About four days into the crossing of the Atlantic, the Ville du Harve collided with a powerful, iron-hulled Scottish ship, the Loch Earn. Suddenly, all of those on board were in grave danger. Anna hurriedly brought her four children to the deck. She knelt there with Annie, Margaret Lee, Bessie and Tanetta and prayed that God would spare them if that could be His will, or to make them willing to endure whatever awaited them. Within approximately 12 minutes, the Ville du Harve slipped beneath the dark waters of the Atlantic, carrying with it 226 of the passengers including the four Spafford children.
A sailor, rowing a small boat over the spot where the ship went down, spotted a woman floating on a piece of the wreckage. It was Anna, still alive. He pulled her into the boat and they were picked up by another large vessel which, nine days later, landed them in Cardiff, Wales. From there she wired her husband a message which began, “Saved alone, what shall I do?” Mr. Spafford later framed the telegram and placed it in his office.
Another of the ship’s survivors, Pastor Weiss, later recalled Anna saying, “God gave me four daughters. Now they have been taken from me. Someday I will understand why.”
Mr. Spafford booked passage on the next available ship and left to join his grieving wife. With the ship about four days out, the captain called Spafford to his cabin and told him they were over the place where his children went down.
(4) There is a purpose for our pain. The comfort we receive will equip us to share with others the comfort we’ve received.
John 14:6 KJV 1900
Jesus saith unto him, I am the way, the truth, and the life: no man cometh unto the Father, but by me.
The comfort we receive will equip us to share with others the comfort we’ve received.
Pain and sacrifice are linked to love…true love.
2 Corinthians 1:3–5 NKJV
Blessed be the God and Father of our Lord Jesus Christ, the Father of mercies and God of all comfort, who comforts us in all our tribulation, that we may be able to comfort those who are in any trouble, with the comfort with which we ourselves are comforted by God. For as the sufferings of Christ abound in us, so our consolation also abounds through Christ.
Go
(5) When struggles come we must remember God is good.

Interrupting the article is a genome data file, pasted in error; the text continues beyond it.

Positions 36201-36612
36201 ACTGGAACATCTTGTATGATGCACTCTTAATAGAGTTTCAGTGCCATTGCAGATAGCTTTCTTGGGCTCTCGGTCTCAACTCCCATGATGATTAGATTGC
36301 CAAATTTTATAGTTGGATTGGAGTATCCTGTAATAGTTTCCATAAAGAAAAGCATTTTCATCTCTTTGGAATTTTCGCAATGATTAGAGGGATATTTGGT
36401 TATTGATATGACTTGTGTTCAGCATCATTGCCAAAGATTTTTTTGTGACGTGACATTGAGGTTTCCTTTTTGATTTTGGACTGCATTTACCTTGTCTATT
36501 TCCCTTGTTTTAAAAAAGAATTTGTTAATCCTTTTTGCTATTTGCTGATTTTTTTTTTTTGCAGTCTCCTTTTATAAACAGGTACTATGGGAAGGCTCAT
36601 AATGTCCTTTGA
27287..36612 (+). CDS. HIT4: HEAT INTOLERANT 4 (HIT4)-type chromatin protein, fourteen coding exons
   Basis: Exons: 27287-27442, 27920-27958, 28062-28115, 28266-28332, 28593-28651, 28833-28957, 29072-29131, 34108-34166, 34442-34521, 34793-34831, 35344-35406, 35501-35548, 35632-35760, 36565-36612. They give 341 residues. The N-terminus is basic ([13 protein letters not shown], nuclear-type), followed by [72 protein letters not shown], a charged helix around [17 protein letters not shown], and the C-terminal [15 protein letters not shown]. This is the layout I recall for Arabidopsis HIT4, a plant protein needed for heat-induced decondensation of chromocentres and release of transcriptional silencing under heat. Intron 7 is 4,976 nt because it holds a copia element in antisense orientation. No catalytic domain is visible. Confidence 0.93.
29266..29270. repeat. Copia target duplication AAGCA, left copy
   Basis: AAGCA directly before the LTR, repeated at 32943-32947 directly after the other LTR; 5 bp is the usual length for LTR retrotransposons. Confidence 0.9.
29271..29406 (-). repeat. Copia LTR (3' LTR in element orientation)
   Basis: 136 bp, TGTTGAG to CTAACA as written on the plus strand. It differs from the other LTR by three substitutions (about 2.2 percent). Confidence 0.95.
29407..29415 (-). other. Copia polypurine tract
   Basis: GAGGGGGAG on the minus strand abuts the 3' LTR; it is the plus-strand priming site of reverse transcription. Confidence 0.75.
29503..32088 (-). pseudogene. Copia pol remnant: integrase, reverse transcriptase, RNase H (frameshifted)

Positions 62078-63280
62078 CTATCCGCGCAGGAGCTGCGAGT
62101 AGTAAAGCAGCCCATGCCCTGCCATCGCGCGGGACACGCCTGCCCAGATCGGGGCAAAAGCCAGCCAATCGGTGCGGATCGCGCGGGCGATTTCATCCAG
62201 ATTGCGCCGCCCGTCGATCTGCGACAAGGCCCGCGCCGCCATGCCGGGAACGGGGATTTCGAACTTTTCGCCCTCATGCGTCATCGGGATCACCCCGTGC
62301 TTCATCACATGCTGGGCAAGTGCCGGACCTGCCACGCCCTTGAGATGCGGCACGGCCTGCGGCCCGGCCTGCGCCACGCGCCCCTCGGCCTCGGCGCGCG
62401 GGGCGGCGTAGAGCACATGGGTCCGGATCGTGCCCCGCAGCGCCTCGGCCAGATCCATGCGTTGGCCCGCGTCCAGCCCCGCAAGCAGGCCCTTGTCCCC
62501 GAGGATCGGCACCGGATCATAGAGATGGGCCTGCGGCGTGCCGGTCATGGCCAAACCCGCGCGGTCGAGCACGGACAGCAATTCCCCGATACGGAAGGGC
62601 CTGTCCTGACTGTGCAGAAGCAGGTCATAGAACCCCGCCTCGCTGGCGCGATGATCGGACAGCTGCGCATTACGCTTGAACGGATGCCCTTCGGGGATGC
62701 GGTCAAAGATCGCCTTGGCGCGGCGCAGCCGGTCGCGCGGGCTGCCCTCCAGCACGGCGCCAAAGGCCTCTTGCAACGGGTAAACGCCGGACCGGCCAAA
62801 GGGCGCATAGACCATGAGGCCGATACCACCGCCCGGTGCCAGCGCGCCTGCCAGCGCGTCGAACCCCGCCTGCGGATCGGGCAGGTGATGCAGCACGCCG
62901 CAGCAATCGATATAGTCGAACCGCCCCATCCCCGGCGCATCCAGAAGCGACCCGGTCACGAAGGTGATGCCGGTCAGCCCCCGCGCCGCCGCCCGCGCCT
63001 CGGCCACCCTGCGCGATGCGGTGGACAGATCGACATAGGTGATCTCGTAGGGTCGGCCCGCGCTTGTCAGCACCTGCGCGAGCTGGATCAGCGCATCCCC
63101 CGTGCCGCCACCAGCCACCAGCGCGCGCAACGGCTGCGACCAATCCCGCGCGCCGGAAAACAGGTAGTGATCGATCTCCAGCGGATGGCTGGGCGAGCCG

It’s not what happens to me but in me
People who say they are angry at God really don’t know or have forgotten who God is.
Your call is often attached to your pain.
Romans 8:28 KJV 1900
And we know that all things work together for good to them that love God, to them who are the called according to his purpose.
It may not be good but God will use it for good.
Newton’s experience helped him to experience God’s amazing grace, mercy and forgiveness.
Through Spoffords experience thousands in three centuries have experienced God’s comfort.
What both of these hymns do is take attention off the struggle and put it on our Savior. He may have been a great sinner but HE is a great savior.
Choose to have a good attitude, to see others with eyes of grace, as we all receive comfort from God to share with others.
Robert Robinson was what you would call an “unruly child.” At only eight years old his father died, and he was raised by his loving mother. In spite of Robert’s intellectual giftedness, he had a penchant for mischief. Robert’s mother sent him off for an apprenticeship when he was only 14, but once he got out of the home his life got worse. Instead of working and learning, Robert chose drinking, gambling, and carousing with the wrong crowd. Caught up in his reckless life, Robert and his friends decided to go to an evangelist meeting one night just to heckle the preacher, George Whitfield. Sitting in that meeting, however, Robert felt as if the preacher’s words were meant for him alone. He couldn’t shake the feeling that God wanted him to surrender his life and serve him. When he was twenty, Robinson gave his life to God and entered the Christian ministry. At the age of 22, he wrote the song “Come Thou Fount,” for his church’s Pentecost celebration. It was written as his own spiritual story — a story of pursuing pleasure and joy, and only experiencing it when “Jesus sought me.” Millions of believers can relate to Robinson’s testimony — “Prone to wander, Lord, I feel it,” and the glorious testimony, “O to grace how great a debtor daily I’m constrained to be!”